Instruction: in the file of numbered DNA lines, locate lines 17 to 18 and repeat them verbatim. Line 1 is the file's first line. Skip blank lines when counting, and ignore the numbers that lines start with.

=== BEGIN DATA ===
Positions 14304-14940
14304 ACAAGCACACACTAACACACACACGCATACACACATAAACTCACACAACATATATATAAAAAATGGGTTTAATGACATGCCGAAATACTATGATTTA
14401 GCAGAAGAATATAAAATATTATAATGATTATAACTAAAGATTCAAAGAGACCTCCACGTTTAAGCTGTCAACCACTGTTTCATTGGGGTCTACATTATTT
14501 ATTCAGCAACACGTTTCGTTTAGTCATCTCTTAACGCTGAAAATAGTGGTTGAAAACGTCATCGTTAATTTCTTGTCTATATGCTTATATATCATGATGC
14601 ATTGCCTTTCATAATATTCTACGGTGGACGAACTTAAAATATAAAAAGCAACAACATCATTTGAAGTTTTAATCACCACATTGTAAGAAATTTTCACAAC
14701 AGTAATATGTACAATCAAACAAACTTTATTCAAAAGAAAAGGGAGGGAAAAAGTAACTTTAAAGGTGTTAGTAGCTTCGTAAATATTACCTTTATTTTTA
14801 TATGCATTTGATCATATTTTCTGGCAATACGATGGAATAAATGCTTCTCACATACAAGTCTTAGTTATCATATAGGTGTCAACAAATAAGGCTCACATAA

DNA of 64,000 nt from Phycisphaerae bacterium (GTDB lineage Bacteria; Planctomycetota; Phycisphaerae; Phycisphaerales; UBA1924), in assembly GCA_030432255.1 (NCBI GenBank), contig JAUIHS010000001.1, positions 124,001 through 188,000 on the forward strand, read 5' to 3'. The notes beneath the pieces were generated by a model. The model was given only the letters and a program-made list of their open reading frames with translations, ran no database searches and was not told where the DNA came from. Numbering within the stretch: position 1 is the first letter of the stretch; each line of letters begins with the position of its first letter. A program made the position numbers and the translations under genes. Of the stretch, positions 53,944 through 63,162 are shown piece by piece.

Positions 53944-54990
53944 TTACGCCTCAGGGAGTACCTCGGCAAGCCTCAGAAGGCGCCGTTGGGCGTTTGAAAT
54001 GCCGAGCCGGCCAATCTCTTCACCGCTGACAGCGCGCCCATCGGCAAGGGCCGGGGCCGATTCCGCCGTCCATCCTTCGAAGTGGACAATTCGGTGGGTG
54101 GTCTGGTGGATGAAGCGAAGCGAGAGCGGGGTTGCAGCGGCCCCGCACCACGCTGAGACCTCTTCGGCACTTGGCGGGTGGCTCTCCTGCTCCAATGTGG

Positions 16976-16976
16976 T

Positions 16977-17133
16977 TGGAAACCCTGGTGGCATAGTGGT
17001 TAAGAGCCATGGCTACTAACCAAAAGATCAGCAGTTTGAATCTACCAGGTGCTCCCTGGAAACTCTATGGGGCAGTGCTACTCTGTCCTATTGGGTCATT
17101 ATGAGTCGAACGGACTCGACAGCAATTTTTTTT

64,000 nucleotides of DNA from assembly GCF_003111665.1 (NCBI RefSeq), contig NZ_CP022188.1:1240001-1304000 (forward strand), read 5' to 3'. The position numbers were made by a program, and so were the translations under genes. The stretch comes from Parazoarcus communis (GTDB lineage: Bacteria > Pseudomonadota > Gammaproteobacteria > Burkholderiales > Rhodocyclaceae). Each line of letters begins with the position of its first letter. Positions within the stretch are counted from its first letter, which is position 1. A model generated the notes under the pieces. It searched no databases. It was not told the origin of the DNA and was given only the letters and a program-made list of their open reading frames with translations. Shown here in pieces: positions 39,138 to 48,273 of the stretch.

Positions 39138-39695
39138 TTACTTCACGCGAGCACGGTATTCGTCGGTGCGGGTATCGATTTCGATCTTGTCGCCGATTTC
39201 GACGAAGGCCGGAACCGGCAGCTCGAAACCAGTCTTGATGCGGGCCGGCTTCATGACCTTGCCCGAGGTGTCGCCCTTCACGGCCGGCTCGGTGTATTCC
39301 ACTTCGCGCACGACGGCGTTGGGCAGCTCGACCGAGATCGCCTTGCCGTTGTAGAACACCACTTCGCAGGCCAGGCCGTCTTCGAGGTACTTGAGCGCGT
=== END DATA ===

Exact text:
17001 TAAGAGCCATGGCTACTAACCAAAAGATCAGCAGTTTGAATCTACCAGGTGCTCCCTGGAAACTCTATGGGGCAGTGCTACTCTGTCCTATTGGGTCATT
17101 ATGAGTCGAACGGACTCGACAGCAATTTTTTTT